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Business Transition Strategy – Gifts to Family Members

By July 29, 2019December 23rd, 2021No Comments

Transition Strategy – Gifts to Family Members

In our last article, we discussed the pros/cons of a sale of a business to family (mainly children).  In this discussion, we will highlight transferring ownership to the children through a systematic “gifting” strategy.  This strategy was a bit more common a decade ago before the Estate and Gift exemption (“Lifetime Exemption”) was raised from $1 million to $5 million and is now $11.8 million per individual (or $23.6 million for a joint couple) which makes estate tax concerns far less common in terms of number of individuals/families.  However, for the high net worth individual client, there is still significant tax savings from implementing a gift tax strategy that utilizes the $15,000 (adjusted annually for inflation) per donee per year. So, every year, a husband and wife could “gift” in total $30,000 of cash or cash equivalents to their children or grandchildren without utilizing any of their Lifetime Exemption.

The value for this “gift” is deemed to be “fair market value” at the time of the gift.   Fair market value is defined by the Internal Revenue Service (Revenue Ruling 59-60) and at a high-level is the cash or cash equivalent value between a hypothetical willing buyer and seller both having knowledge of all relevant facts and not being under any compulsion to sale. So, for cash gifts, this is pretty straight forward.  However, for gifts of closely-held business interest that do not have a readily observable price then herein lies the opportunity for valuation discounts. Under the statutory definitions and tremendous amount of case law, the following are a sample of the most common discounts allowed for a minority interest:

  • Discount for Lack of Control – cannot control compensation or distributions, change management, or force a sale of the company;
  • Discount for Lack of Marketability – cannot be converted quickly into cash like three days for a publicly traded security; and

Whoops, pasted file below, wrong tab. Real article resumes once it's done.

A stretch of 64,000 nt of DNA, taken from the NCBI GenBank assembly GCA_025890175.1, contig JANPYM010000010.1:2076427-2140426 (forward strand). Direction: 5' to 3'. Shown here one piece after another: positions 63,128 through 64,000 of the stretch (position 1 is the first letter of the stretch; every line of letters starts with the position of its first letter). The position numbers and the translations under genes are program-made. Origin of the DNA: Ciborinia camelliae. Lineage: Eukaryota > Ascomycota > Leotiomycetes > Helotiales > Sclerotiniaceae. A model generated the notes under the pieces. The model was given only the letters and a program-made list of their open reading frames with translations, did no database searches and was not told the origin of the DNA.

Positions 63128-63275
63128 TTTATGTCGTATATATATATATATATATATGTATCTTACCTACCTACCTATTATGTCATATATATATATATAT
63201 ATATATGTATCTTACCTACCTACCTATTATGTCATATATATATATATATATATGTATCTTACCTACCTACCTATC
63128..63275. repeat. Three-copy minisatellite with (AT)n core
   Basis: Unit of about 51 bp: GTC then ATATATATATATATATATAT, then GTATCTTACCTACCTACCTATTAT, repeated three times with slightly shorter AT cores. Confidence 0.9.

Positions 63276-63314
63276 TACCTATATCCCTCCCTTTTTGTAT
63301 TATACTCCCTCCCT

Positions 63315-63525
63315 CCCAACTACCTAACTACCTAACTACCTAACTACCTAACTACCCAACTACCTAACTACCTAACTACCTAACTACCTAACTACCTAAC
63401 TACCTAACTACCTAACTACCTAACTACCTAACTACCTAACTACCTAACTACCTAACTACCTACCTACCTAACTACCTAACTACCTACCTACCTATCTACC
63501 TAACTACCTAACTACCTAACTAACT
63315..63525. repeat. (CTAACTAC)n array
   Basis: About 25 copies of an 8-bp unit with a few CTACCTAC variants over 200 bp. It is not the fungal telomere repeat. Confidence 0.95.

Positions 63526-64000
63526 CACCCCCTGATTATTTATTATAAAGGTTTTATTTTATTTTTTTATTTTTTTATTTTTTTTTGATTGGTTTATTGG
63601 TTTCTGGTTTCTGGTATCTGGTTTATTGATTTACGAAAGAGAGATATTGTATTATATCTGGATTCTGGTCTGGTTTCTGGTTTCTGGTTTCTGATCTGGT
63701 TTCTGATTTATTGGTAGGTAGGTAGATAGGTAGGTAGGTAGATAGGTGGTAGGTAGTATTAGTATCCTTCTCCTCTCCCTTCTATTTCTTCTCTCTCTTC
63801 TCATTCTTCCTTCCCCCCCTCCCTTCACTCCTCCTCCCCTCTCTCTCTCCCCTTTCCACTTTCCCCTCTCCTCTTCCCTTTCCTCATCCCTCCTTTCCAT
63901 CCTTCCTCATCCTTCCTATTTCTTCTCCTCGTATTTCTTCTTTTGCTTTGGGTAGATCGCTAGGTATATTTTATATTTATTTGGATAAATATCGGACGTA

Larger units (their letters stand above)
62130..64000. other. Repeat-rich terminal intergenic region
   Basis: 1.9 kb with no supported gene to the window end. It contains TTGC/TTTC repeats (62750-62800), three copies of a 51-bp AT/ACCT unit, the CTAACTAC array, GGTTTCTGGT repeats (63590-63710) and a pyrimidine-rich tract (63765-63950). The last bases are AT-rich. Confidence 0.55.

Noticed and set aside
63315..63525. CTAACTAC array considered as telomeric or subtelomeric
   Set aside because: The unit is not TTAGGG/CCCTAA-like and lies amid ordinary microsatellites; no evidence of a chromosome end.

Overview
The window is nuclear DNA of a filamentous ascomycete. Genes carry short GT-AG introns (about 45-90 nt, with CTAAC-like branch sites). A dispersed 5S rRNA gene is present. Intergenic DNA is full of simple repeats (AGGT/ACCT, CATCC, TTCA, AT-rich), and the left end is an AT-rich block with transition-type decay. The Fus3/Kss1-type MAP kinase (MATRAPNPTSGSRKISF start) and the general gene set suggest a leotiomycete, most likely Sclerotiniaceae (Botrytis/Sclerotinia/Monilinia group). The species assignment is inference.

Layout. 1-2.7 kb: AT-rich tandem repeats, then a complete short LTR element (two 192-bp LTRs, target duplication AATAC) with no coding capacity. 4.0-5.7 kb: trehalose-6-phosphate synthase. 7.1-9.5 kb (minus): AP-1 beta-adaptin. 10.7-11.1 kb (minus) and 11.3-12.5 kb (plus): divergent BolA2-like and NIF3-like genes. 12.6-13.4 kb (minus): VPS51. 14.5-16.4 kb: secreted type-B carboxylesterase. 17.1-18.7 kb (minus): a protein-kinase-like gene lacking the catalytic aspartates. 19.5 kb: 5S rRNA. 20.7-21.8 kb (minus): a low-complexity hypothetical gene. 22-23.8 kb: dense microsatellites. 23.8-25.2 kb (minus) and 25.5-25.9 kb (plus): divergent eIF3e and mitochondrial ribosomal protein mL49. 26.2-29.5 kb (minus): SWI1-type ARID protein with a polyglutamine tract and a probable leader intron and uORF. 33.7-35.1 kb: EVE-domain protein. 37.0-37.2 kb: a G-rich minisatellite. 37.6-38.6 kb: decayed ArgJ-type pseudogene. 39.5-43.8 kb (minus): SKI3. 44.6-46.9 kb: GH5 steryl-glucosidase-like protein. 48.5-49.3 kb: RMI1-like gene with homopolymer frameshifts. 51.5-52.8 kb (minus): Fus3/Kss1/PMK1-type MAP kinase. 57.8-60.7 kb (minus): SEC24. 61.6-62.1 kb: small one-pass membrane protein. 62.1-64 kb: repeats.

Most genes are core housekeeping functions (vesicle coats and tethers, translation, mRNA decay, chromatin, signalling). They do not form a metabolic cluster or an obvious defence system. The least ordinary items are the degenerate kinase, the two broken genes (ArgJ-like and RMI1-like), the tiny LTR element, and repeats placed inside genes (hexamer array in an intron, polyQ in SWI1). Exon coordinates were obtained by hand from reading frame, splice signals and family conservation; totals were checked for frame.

• Discount for Lack of Voting Rights – since the shares do not have voting rights, they must be worth less than the equivalent voting shares

There is not set rule or formula for determine the exact valuation discount. It is always a facts and circumstances analysis by the valuation professional. Generally, the steps we see undertaken to maximize valuation discounts by limiting control of the interest being gifted is to recapitalize the company.  For an operating company (usually an S-Corporation), recapitalization begins by creating two classes of shares of voting and non-voting stock, both being identical with the exception of voting privileges.  The non-voting shares are then gifted to children (or into trust for benefit of children).  For holding companies (generally real estate), the same idea is executed by utilizing limited partnership or LLC interest.

So, for a basic example, a married couple has three kids. In 2019, they would like to transfer to them in trust the maximum amount without utilizing any of their Lifetime Exemption.  Most easily, they could make cash gifts of up to $90k (3 children x 2 parents x $15k annual exclusion). However, if they were to transfer non-voting shares or limited partnership interest, then $150k of value could be transferred assuming a modest 40% overall discount (selected discount for illustration purposes only).

In addition, even if running the Company is not in their future, transferring ownership in your business removes future appreciation and income from your estate.  We have seen this structure successful many times when it comes to a future sale of the Company for significantly higher value than the original gift.  Again, it is important to have the right optics in this situation, so it is probably too late to gift and expect any significant valuation discounts if the letter of intent is already in hand.

Summary:  In conclusion, although it may not be as commonplace as it used to be, a one-time gift or a systematic gifting strategy is still one of the best ways for high-net worth individuals that own a closely-held business to transfer minority ownership to the next generation at a significantly reduced valuation, retain control of the business, and minimize estate and gift transfer taxes. However, it still takes the proper advisory team (attorney, CPA, valuation professional) with the relevant experience to ensure that any strategy not only minimizes any possible transfer taxes but also is in agreement with the client’s overall goals and objectives.  Please do not hesitate to contact us to help with any business transition needs.

Upcoming Articles:

Transfers to Management Team / Key Employees

Transfers to Employees (ESOPs) – Overview

Transfers to Employees (ESOPs) – Technical Discussion


This article is simply a high-level overview of complex topics and does not constitute valuation, tax, or legal advice.  Readers of this article should seek the services of skilled and experienced professionals.

 About VPC:

Vision Point Capital focuses its services in three pillars of consulting for business owners: 1) Valuations; 2) M&A Advisory, & 3) ESOP Advisory.  Working with business owners and their advisors is in our DNA.  Please check out our website at for more information about our services and team members.